Rapids

The sap is still flowing. Monday afternoon we drove down and collected another couple of gallons. It does make me wonder how much more we could get if we tapped another forty trees (right now there are 12). Out past the giant sycamore there’s a grove of maples whose beauty takes my breath away. It made my brother gasp too in the first year we saw it. I don’t know if anyone else would find it incredible, or if my brother would even describe the grove as a breathtaking beauty. But it’s amazing to me to see the open wood floors, with the bare trees glowing with a tint of red from the sun.

It only happens in the evening. The photographers call it golden hour, which I find to be quite the appropriate name. The morning has one too, though it’s only a few minutes. In terms of color, March is about the brownest, muddiest, ugliest month there is, though I’d forgotten about the way the rising creek turns emerald green. And yet I still find it fascinating, still don’t care that it isn’t quite spring, when where I’m standing by the creek will be completely under water. In the summer, when it’s dry, the camp kids play here which is something I don’t enjoy thinking about. I’ve changed some way in adulthood, as creek-walking used to be one of the few camp activities I actually liked.

Months before Covid a man from church let me borrow a movie. A year or so before that, we’d been in a church book club together. During one of the meetings he somehow started telling me about a movie called City Lights. Anytime someone tells me something is amazing and that I’ve got to see it for myself, they catch my attention. I told him I’d have to check it out, and I intended to do so. Months later we ran into each other at the library. He asked me if I’d watched City Lights yet, which I hadn’t.

A few other times when I saw him in church he would ask me. He finally brought the movie to church, along with a typed-up note of interesting facts about it. This silent black and white film, which stars Charlie Chaplin, was also written, produced, and directed by him. The part that had caught my attention is when he said the final scene of the movie is said to be one of the greatest closing scenes in the history of cinematography.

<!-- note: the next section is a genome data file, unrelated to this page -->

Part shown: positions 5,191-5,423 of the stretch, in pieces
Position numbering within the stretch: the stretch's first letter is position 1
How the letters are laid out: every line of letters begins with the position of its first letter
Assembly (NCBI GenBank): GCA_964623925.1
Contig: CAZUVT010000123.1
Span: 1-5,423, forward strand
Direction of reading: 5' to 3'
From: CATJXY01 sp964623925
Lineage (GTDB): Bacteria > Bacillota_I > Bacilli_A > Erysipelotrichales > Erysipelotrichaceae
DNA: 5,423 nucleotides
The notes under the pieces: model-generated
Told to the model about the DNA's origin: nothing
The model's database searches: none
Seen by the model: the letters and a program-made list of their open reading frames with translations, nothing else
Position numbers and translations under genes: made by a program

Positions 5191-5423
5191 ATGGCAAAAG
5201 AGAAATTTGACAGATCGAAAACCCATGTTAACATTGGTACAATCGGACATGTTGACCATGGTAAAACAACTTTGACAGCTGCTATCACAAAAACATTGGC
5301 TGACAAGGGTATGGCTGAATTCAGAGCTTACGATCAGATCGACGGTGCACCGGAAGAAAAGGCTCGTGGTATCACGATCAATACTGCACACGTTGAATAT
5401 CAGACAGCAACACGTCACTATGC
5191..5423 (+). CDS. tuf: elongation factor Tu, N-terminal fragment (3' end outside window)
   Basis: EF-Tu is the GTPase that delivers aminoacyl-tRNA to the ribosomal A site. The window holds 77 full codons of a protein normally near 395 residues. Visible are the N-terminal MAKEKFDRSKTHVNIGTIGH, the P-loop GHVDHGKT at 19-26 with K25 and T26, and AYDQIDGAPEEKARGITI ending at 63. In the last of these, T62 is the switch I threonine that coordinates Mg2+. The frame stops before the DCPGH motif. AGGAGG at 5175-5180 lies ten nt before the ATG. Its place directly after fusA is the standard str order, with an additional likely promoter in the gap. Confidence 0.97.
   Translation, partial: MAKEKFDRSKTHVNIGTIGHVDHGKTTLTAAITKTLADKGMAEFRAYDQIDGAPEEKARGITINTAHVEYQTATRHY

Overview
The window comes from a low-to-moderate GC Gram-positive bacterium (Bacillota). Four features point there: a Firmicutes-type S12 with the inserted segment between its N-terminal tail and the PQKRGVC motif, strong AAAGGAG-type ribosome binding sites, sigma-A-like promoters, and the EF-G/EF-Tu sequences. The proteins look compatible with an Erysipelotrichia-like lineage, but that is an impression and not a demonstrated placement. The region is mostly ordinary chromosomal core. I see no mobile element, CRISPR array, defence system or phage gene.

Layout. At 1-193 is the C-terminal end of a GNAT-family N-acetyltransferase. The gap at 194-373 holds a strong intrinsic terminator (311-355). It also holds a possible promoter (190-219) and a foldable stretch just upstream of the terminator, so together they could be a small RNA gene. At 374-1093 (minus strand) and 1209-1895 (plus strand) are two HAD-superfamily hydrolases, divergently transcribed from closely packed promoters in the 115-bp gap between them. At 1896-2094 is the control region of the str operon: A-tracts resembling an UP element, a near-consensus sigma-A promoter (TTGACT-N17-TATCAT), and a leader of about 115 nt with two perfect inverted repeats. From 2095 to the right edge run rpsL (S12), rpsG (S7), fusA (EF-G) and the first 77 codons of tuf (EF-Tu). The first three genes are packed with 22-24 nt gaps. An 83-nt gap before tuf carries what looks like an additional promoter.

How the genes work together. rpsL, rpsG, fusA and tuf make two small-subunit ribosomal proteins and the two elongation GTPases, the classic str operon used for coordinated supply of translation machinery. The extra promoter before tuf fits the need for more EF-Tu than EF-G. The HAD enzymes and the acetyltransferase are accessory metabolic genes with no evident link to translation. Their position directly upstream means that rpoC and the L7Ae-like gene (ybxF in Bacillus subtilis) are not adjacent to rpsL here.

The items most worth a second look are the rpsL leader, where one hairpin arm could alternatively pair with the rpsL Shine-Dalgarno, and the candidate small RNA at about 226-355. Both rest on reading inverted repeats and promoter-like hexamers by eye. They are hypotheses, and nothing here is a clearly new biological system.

I have never finished watching the movie. Through months of covid quarantines, countless free evening hours of reading, innumerable Saturdays with time where I could’ve watched it. I tried to watch it once and decided to try again later. The movie sat in our house, the cardboard slip-cover gradually becoming less and less new-looking. I put it in the place where the outgoing library books go, so I’d remember to bring it to church and put it back in this man’s mailbox. I came and went, day after day.

Today when we came back from gathering sap, I asked the boys if they could help me straighten the mud room. There was a bag of clothes and a pile of books that’ve been sitting there waiting to go to goodwill. When I picked up the book pile, there was the City Lights movie, with a dry yellow stain on the cardboard. I smelled it to see if it was something other than what I knew it was. There was cat pee on the cover.

It was bad enough when I would see him here and there throughout covid. It was even worse when we ended up in the same pew one Sunday. There was absolutely no reason for not having watched this movie. I finally just looked over and told him after church that I hadn’t finished the movie yet, and that I was sorry I hadn’t yet given it back to him. Again he told me that the ending was good and that he thinks I’m going to like it. But now that I know that there’s cat pee on the cover, that I still have not watched the movie, that now I’m wondering what I’m supposed to say if I don’t even get or like the ending, I’m not sure how much more this man can take.

I say I don’t care that it isn’t yet spring, and I don’t, though March is that month where I start to run out of juice. I’ve basically been loving every month since July. I got up at 5:30 when Josh’s alarm goes off. He had to leave early for a chapel visit a couple of hours away. This was the big kids’ late day, where they don’t have to be at school until 9. They left around 8:20 because they like to be there early. With the boys settled and working on school, I went back to bed and fell asleep. I woke up when Josh got back a little before lunch. We talked about a marriage situation happening with another couple we know, as everybody made and ate their lunch. After that we all went down to the woods to collect sap. I couldn’t hear the creek like last time. When we drove back over to look at the creek, it made us stop to not only hear but to see the difference. The rapids had become a calming green.

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